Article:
Part I Introduction, Ch.3 The Limitations of Traditional Rules and Institutions Relating to the Use of Force
Michael J. Glennon
Edited By: Marc Weller
- Weapons of mass destruction — Weapons, nuclear — International peace and security — Customary international law — Pacta sunt servanda — UN Charter — Travaux préparatoires — Equality before the law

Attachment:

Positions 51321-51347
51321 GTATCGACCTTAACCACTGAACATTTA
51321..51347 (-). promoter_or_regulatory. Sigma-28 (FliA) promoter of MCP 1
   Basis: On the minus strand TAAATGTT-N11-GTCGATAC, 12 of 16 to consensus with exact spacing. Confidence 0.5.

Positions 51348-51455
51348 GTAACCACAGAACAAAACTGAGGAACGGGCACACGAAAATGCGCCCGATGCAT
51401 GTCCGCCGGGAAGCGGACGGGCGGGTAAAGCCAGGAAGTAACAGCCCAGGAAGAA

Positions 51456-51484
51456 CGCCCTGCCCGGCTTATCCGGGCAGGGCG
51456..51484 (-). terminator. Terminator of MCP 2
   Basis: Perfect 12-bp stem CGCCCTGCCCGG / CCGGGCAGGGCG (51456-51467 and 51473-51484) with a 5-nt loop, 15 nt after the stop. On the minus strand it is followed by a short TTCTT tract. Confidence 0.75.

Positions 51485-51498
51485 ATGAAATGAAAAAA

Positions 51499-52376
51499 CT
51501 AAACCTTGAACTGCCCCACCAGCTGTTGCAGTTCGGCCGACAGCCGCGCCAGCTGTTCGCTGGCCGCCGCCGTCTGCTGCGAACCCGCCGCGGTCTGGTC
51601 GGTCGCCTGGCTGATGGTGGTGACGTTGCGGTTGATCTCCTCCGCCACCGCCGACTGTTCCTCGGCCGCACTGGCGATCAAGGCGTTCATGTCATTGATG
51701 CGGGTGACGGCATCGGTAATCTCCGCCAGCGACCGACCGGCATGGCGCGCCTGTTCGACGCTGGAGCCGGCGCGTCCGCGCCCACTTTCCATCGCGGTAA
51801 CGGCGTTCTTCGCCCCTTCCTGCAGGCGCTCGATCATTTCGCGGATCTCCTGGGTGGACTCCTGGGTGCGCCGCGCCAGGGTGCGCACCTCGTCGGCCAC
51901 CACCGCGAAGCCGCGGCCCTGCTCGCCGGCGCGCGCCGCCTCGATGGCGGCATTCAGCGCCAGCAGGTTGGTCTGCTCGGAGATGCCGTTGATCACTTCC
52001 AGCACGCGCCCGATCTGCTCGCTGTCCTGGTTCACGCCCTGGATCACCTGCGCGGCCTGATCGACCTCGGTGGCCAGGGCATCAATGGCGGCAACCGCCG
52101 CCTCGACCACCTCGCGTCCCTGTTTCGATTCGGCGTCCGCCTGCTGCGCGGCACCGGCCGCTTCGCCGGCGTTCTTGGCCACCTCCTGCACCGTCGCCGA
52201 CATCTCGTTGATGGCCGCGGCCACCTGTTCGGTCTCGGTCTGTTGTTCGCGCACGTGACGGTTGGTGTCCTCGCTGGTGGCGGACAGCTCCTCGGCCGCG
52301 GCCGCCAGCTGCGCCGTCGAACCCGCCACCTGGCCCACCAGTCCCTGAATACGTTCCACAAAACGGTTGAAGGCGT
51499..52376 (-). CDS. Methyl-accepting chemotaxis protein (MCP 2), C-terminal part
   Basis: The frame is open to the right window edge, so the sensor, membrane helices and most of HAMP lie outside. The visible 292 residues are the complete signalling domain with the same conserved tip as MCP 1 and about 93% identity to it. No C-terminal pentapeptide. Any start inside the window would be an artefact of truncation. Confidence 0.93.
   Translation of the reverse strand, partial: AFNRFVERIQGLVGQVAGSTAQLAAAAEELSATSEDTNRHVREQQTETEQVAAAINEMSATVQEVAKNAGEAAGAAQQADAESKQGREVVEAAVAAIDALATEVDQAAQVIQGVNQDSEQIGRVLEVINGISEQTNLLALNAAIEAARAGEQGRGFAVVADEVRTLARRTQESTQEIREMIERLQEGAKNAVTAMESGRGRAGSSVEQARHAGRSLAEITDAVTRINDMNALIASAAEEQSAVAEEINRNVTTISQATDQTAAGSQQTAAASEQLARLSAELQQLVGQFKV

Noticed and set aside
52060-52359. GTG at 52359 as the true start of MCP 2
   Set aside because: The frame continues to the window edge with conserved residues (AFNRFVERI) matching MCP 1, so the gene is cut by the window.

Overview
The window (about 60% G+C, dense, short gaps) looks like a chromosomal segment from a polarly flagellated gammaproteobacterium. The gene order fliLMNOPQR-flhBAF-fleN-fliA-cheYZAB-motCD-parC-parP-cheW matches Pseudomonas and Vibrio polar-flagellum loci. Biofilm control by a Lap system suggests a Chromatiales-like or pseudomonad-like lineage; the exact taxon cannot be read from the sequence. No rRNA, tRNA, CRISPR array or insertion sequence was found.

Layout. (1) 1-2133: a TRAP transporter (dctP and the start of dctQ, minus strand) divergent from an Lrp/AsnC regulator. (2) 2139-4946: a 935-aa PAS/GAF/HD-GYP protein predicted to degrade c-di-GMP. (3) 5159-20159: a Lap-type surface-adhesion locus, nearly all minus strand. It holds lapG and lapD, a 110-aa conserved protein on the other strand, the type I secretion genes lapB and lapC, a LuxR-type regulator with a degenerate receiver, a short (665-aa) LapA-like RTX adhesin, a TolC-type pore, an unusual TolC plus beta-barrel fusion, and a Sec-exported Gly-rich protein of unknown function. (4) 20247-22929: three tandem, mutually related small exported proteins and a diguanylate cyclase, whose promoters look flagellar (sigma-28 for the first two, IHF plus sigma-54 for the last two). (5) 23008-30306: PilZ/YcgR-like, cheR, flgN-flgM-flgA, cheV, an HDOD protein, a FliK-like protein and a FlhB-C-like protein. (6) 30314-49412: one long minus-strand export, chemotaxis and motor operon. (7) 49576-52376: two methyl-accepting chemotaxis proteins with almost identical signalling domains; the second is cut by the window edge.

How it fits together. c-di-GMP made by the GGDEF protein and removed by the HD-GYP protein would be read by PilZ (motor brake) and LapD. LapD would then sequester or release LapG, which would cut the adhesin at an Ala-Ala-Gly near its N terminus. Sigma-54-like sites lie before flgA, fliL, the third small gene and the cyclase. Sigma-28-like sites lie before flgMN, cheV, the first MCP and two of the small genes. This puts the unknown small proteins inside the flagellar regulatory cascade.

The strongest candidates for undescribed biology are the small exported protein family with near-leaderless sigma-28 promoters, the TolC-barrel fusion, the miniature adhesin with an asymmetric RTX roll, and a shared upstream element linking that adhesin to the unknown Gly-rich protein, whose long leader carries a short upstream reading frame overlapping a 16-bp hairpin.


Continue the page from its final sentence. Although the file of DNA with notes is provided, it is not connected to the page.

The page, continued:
This chapter examines the limitations of traditional rules and institutions with respect to the use of force. It considers international cooperation in managing the use of force, and whether and when the use of force is justified, within the framework of the jus ad bellum. The chapter discusses three factors that help to explain why the rules and institutions that regulate the use of force have not been effective. First is the weakness of international law’s secondary rules concerning consent, obligation, and causation. Second is the weaknesses in the UN Charter rules due to deficiencies in the wording of the rules themselves, especially with regard to pre-emptive self-defence. Third is the weakness in compliance resulting from the UN Security Council’s dysfunctionality, in part due to the UN’s professed reliance upon the principle of sovereign equality.